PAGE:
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"Murphy was an optimist!"

There is a cure for Windows dependency December 4, 2009 7:24 pm

Posted by Doug McCaughan in : Software, Technology
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My computer experience looks a little like this: Atari 2600 -> Atari 400 -> Timex Sinclair -> Commodore 64 -> DOS boxes -> Apple ][ -> Apple ][e -> Apple //c -> Macintosh Classic -> Solaris workstations, AS 400, Next Box, CM5, VAX, ramdom flavors of Unix machines -> Mac Performas (etc), PCs (Windows 3.1, 3.11, 97, 98, 98se, Windows 2000 server, XP, Vista, 2003 (blah blah name it) -> Linux (Ubuntu primarily). In the end I find myself surrounded with PCs with loads of Microsoft software. So everything I write is dependent upon the Microsoft Office suite, software I install requires Windows and so on. Granted, I have Linux development servers because much of my work is in a LAMP environment. That is until my primary machine died horribly and while I was recovering it, I was forced to spend most of my time on my Ubuntu workstation.

After working for a couple of weeks on Ubuntu and relying heavily upon Google Docs, I learned that I love cloud computing. Cloud computing is using applications that are primarily accessed over the Internet. Twenty years or more ago, Bill Gates said this is how all our computing would be and that PCs would revert to being dummy terminals. The nice thing about cloud computing is your data is accessible anytime, anywhere, from any machine, as long as you have an Internet connection; this is also the bad thing. Your data is exposed to 3rd party companies that may go out of business or change ownership or malicious people may find ways to expose your data to the world. You must weight the risk versus the benefits.

osalt_logoAnother option is open source software. Many alternative software directories are ready to help you find a free alternative to the commercial software you love. My favorite is osalt.com. For example, search Photoshop, osalt points to GIMP. I’ve been using Quickbooks Pro since 1999 (actually earlier but 1999 was my most current version). So for 10 years, I have used financial software that was out of date. I cannot find the discs and desperately need a new solution. Many exist! including buying the current version of Quickbooks. A search of osalt found PostBooks which is free although some people are confused by their commercial offerings. Don’t be quick to discount open source software just because of the price. Free does not mean bad. For instance, I now favor GIMP over Photoshop in some instances. Soon I may wonder why I ever used Quickbooks.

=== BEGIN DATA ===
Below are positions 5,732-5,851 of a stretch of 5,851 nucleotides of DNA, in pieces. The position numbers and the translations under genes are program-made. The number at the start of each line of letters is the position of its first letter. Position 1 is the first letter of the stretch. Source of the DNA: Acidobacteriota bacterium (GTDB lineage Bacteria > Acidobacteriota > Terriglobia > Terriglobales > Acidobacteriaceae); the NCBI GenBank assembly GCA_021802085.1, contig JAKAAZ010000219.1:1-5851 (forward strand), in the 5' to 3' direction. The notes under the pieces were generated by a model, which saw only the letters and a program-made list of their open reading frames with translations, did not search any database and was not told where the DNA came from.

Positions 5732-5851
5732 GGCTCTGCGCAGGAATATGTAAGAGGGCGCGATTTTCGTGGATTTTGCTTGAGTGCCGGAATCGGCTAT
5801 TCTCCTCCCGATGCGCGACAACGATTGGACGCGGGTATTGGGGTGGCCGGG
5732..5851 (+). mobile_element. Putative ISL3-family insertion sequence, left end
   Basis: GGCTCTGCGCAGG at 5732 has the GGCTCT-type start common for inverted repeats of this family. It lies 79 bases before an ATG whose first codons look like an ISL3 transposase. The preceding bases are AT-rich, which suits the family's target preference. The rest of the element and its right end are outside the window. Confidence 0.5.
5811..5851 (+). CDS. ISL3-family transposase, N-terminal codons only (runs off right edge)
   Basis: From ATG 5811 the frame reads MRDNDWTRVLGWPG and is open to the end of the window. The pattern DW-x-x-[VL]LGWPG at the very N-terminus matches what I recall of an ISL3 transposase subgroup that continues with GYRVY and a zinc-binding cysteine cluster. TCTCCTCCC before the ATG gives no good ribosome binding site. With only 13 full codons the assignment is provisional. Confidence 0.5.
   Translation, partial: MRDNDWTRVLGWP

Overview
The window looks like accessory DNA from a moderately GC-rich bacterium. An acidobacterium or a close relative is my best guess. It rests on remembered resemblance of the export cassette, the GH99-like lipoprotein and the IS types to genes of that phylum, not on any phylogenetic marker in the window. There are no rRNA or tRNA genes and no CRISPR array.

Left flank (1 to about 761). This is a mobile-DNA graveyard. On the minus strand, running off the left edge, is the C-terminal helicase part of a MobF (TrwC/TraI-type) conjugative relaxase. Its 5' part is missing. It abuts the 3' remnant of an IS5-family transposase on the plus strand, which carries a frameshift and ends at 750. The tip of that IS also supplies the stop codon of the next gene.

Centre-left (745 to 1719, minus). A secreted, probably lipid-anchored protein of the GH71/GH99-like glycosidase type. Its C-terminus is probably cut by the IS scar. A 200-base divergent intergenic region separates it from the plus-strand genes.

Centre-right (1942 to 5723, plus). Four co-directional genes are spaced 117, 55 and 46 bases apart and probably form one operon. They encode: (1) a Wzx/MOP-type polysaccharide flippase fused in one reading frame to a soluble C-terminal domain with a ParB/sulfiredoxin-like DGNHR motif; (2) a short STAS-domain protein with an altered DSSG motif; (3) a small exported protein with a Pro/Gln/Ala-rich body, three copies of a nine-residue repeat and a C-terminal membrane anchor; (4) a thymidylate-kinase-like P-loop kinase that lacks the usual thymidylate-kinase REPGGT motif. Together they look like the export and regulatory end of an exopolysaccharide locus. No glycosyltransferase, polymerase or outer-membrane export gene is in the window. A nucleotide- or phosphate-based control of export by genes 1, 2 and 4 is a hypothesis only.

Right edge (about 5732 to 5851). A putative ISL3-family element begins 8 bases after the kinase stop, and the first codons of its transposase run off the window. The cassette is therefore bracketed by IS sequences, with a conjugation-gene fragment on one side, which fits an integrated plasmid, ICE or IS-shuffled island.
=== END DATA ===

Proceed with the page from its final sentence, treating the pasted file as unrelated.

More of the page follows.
Do you have any experience with Postbooks? Your thoughts?

See also GNU Cash h/t Jonathan Hickman of traveling at godspeed.

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1. Jose A. Rodriguez - December 5, 2009

Hey Doug. Nice link. I was not aware of osalt.com

With respect to PostBooks, wihout sounding like a salesman, it is a viable alternative to something like QuickBooks. Excellent for SMB businesses, it covers the whole business cycle and some more.

The software is open source and there is no fee for using it. I would recommend if implementing in a small business to get some aid from a local partner, but there is no reason why you can’t try it alone.

The beuty of PostBooks is it’s openness and that it is backed by a real company. I am currently a partner and have personally met the group of folks responsible for the application and the company. The focus on the product and new releases is excellent, more so than the competing open source products in the same genre.

If interested, I welcome anyone to review the web site http://www.xtuple.com. There is a wealth of information available (documentation, videos) and if you have trouble setting it up, go ahead and use the forums. The partners, the community as well as xTuple personnel are pretty much always ready to respond to any question.

By the way, a side benefit is that PostBooks is very platform independent and does not require the windows environment, although it runs very well under it. Cloud type implementations (hosting PostBooks on the net/cloud) is also very viable and very responsive.


jose a.

2. BeBob Esq - December 10, 2009

I personally tend to favour SSuite Office’s free office suites. Their software also don’t need to run on Java or .NET, like so many open source office suites, so it makes their applications very small and efficient.


3. Doug McCaughan - December 10, 2009

Thanks! I’ll have to check out SSuite. I’ve also been very pleased with Zoho. I’ve never considered whether or not the application relies upon Java or .NET or not.

4. Doug McCaughan - December 10, 2009

Jose, there certainly is a learning curve to Postbooks but the application absolutely fits my needs and is far better than GNUcash. I need to work with it a little more but my first impression is that Xtuple’s Postbooks is definitely software a small business should consider.

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